Neilson, Martin and Powers in “The secrets to successful strategy execution” say that information and decision propagation are key you successful strategy execution but the conclusion is derived from a biased data set. This can be applicable to large organizations but start-ups and small companies give exactly opposite observations in this context. The paper emphasizes on information, decision rights, motivators and structure as the four major strengths of a company and discusses their relative importance. The article explains how motivators and structure are more importance for small companies and start-ups.
Usually, it is easier for small companies to propagate the decision making through the organizational hierarchy because of small size. The common problems faced by large organizations like middle managers, deep hierarchy, complex informal networks, indirect performance measurement and appraisals are very uncommon for small companies. This makes information flow much easier and flexible to manage. Small companies have lesser levels in their hierarchy and thus the strategy makers work closer to executers and workers. Decision making process becomes transparent and even if decisions are not transparent, they are propagated very quickly. Strategy requires the same level of transparency and hence, small companies are better able to execute their strategies.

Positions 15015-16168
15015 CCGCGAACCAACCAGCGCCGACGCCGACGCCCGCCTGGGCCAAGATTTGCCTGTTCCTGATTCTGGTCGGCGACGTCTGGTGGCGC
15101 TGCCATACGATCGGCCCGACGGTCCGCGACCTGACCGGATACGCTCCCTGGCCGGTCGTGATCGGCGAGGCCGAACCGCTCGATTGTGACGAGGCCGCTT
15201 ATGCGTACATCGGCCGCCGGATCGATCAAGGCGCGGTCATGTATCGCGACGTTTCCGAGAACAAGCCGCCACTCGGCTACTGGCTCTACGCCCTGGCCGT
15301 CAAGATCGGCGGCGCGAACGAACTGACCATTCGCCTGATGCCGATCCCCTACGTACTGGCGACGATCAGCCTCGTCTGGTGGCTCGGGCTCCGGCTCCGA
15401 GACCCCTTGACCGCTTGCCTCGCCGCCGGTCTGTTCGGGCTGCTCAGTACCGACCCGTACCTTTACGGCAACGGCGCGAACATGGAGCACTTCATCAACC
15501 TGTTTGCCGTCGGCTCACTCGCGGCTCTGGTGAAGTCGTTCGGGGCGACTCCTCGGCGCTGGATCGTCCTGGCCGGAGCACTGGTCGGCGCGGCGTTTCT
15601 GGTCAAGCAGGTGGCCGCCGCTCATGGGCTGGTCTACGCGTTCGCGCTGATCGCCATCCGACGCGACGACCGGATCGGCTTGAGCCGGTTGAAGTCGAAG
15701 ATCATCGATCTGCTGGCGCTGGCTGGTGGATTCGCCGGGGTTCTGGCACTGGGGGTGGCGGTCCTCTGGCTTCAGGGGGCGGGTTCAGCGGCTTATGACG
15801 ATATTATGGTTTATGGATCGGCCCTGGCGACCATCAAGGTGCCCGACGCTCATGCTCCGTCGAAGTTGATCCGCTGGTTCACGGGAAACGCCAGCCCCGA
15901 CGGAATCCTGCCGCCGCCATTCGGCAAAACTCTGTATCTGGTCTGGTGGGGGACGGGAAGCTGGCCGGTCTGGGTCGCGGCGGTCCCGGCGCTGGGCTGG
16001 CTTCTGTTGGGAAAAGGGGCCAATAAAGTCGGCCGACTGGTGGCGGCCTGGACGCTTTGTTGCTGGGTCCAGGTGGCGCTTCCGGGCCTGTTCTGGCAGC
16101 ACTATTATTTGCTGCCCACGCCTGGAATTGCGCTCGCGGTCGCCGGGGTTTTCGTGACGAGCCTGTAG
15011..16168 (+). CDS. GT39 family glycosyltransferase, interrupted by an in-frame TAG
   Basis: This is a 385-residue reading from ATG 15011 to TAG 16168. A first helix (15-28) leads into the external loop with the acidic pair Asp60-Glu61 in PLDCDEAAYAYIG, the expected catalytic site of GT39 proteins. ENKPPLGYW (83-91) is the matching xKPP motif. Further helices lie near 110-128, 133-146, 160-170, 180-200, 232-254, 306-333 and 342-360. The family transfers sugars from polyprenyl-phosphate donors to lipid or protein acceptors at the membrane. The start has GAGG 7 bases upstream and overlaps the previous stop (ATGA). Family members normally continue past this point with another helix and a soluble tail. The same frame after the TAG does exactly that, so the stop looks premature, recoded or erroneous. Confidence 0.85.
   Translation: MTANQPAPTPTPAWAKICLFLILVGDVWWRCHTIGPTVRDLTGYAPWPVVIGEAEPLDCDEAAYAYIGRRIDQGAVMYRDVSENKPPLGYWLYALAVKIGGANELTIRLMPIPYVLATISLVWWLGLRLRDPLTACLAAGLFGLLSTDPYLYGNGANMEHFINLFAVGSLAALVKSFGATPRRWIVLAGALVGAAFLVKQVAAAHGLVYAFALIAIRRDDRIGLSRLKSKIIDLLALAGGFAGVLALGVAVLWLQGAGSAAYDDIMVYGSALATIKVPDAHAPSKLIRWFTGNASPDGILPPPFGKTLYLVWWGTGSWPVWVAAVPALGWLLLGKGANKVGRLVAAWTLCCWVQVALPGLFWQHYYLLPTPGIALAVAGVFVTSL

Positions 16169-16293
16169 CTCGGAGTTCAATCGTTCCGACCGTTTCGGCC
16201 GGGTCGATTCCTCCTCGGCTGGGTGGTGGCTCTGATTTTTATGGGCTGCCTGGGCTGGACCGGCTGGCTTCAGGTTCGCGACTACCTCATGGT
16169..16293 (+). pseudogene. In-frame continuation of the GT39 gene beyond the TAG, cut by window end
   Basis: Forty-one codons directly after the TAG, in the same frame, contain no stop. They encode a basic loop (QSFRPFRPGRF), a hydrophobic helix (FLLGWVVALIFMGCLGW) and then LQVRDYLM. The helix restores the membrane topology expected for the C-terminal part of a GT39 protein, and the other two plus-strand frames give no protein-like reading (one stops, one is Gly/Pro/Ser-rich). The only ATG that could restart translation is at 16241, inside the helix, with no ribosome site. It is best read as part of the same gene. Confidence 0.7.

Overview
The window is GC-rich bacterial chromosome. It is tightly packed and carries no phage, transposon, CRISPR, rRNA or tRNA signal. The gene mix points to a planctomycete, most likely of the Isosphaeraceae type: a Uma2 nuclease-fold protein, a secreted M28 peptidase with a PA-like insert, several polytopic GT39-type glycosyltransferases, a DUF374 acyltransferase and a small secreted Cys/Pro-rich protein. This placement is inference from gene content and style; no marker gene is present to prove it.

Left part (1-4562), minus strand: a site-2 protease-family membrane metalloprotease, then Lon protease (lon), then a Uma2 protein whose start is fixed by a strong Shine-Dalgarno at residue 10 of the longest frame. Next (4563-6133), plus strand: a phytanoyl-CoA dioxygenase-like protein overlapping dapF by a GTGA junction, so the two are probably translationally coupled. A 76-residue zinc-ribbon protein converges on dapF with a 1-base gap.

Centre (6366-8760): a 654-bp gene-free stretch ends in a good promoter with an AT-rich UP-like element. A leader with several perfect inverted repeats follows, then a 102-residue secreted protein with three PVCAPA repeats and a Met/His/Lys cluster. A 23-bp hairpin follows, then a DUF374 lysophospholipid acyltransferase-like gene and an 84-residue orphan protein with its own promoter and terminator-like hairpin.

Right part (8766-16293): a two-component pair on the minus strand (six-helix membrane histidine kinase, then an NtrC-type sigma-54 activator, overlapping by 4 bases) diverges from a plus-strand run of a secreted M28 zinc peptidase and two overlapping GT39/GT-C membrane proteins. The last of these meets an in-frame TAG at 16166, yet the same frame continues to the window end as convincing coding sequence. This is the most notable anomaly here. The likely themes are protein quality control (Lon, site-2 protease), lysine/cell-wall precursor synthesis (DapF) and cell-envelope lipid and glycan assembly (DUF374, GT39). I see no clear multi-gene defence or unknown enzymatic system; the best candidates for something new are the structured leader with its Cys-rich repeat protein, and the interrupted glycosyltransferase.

On the contrary, what small companies lack is a structure for decision making and information management. Information is a major strength for any organization and there lies the opportunity for most small companies. If small companies achieve a concrete structure for operations from the beginning, they can leverage this strength in long run for competitive advantage. Assigning right employees to right roles, performance based promotions, internal competition are some of the areas where structure can bring motivation and strength to the company. Thus, motivators and structure can help the small company to execute their strategy in a better way.
The blog presents one of the reasons why many large companies try to implement flat hierarchies so that they can get advantage of “startup-like” information flows and decision propagation efficiency. On the other hand, almost all the start-ups strive for a structure like large organizations. Both kinds of firms try to come closer to a balance where strategy execution is most efficient. Summarizing, the key factors for strategy execution remains the same, it’s just the relative importance that changes.
Reference: “The Secrets of Successful Strategy Execution” by Gary L. Neilson, Karla L. Martin, Elizabeth Powers